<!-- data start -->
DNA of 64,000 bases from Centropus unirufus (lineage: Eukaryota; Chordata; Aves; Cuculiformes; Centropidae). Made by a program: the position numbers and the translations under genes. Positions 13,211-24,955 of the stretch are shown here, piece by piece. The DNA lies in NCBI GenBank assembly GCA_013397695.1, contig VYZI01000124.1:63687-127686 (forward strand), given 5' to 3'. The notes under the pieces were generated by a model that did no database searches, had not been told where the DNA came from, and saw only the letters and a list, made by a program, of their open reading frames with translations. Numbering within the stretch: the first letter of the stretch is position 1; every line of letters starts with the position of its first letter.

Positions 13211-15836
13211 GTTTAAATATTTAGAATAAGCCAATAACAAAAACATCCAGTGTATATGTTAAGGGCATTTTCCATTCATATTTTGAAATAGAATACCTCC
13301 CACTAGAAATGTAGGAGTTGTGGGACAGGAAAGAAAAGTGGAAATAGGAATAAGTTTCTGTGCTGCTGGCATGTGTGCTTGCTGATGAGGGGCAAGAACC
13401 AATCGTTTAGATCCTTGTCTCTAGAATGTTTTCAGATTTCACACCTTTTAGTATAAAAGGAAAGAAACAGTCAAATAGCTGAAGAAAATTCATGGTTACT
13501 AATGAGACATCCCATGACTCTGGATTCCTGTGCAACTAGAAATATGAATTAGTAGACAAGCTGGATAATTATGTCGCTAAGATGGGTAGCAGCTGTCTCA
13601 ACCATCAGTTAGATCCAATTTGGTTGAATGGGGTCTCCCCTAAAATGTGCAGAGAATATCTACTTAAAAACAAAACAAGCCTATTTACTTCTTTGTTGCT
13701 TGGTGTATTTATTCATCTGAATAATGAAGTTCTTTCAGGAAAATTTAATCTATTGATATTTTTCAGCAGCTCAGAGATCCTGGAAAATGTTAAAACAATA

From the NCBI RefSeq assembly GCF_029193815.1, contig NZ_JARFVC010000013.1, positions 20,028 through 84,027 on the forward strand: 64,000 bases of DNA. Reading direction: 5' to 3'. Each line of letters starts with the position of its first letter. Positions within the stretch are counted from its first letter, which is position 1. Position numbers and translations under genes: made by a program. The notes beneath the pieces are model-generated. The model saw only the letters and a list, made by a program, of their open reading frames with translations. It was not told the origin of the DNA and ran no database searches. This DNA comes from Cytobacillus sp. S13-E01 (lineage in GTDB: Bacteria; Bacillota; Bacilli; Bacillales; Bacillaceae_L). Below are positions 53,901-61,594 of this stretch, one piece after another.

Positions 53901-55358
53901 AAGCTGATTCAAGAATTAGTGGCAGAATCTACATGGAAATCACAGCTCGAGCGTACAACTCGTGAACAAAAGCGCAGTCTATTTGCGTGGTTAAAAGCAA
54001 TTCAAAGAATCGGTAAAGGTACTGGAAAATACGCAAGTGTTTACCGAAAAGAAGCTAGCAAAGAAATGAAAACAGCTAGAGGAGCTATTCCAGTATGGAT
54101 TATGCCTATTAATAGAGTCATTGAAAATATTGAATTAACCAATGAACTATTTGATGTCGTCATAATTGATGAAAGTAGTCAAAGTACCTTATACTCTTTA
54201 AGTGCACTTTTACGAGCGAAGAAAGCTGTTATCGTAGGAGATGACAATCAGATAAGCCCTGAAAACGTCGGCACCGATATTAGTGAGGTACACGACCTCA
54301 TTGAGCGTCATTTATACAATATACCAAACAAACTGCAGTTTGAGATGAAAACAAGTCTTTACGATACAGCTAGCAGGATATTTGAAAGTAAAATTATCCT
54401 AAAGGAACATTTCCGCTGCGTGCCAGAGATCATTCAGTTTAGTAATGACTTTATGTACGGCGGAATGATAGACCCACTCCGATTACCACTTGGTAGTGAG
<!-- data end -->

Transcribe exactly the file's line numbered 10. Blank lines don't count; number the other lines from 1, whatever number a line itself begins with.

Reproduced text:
Positions 53901-55358